Hippocampal pyramidal cells: the reemergence of cortical lamination.

Slomianka L, Amrein I, Knuesel I, Sørensen JC, Wolfer DP - Brain Struct Funct (2011)

a Hippocampus of a mouse carrying the Relnorl reelin mutation. b Two distinct cell layers and deep cell clusters in the septal mid-proximodistal CA1 of a Relnorl mouse. c At more temporal levels packing densities and cell sizes in the two CA1 layers resemble those in normal laboratory mice. d CA1 pyramidal cells in Relnorl mouse retain their neurochemical identity with regard to calbindin, with only the younger, now deep pyramids showing moderate calbindin immunoreactivity. e The two CA1 layers of Relnorl mice do not show appreciable differences in their parvalbumin immunoreactivity. f Zbtb20 (green) in C57Bl/6 mouse superficial pyramidal cells and Sox5 (red) in deep pyramidal cells. g Scattered deep pyramidal cells in distal CA3 of the Chincilla do not receive mossy fiber input close to their soma. h Scattered deep pyramidal cells in distal CA3 of the fox. Scalebarsa 0.5 mm, b–h 50 μm. The original of f was kindly provided by Prof. Niels A. Jensen (Nielsen et al. 2010, with permission of Oxford University Press)
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Related In: Results  -  Collection

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getmorefigures.php?uid=PMC3197924&req=5

Fig3: a Hippocampus of a mouse carrying the Relnorl reelin mutation. b Two distinct cell layers and deep cell clusters in the septal mid-proximodistal CA1 of a Relnorl mouse. c At more temporal levels packing densities and cell sizes in the two CA1 layers resemble those in normal laboratory mice. d CA1 pyramidal cells in Relnorl mouse retain their neurochemical identity with regard to calbindin, with only the younger, now deep pyramids showing moderate calbindin immunoreactivity. e The two CA1 layers of Relnorl mice do not show appreciable differences in their parvalbumin immunoreactivity. f Zbtb20 (green) in C57Bl/6 mouse superficial pyramidal cells and Sox5 (red) in deep pyramidal cells. g Scattered deep pyramidal cells in distal CA3 of the Chincilla do not receive mossy fiber input close to their soma. h Scattered deep pyramidal cells in distal CA3 of the fox. Scalebarsa 0.5 mm, b–h 50 μm. The original of f was kindly provided by Prof. Niels A. Jensen (Nielsen et al. 2010, with permission of Oxford University Press)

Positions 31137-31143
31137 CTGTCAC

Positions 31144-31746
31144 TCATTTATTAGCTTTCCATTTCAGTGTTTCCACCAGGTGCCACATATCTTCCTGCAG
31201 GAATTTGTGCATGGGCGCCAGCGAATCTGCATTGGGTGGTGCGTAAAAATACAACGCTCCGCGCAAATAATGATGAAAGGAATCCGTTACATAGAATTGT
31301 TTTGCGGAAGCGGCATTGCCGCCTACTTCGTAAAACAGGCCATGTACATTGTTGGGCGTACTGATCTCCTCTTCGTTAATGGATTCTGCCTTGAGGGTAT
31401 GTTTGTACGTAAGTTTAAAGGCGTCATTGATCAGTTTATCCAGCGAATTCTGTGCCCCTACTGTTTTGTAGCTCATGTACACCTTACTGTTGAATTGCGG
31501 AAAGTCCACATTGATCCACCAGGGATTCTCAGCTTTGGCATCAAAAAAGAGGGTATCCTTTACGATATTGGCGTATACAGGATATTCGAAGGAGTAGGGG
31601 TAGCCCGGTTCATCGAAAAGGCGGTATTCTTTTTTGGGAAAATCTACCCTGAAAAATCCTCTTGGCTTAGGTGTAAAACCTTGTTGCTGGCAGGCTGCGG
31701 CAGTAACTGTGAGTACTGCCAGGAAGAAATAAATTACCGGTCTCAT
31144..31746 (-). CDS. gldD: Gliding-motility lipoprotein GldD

Mentions: Morphological differences between cells at different radial locations in the pyramidal cell layer and the maintenance of spatial relations according to neuronal birthdays may still be accommodated within the idea that the pyramidal cells are a radially homogeneous population of neurons. However, a migration defect in reeler mice does not result in a simple “inside-out” to “outside-in” reversal. Neither does this mutation result in the random scattering of cells that is observed for the dentate granule cells. Instead pyramidal cells are sorted, according to their time of generation, into two, more or less distinct, sublayers (Fig. 3a–e; Caviness 1973; Stanfield and Cowan 1979a, b; Deller et al. 1999; Coulin et al. 2001). Early born cells concentrate in a layer close to the alveus. This layer is separated by a cell-sparse zone from a layer formed by lately born cells closer to the obliterated hippocampal fissure.Fig. 3

Bottom Line: Distributions of deep and superficial pyramidal cell dendrites and studies in reeler or sparsely GFP-expressing mice indicate that this also applies to afferent pathways.Histological, neurochemical, and connective differences between deep and superficial neurons may correlate with (patho-) physiological phenomena specific to pyramidal cells at different radial locations.We feel that an appreciation of radial subdivisions in the pyramidal cell layer reminiscent of lamination in other cortical areas may be critical in the interpretation of studies of hippocampal anatomy and function.

View Article: PubMed Central - PubMed

Affiliation: Institute of Anatomy, University of Zürich, 8057 Zürich, Switzerland. slomianka@anatom.uzh.ch

Show MeSH
Related in: MedlinePlus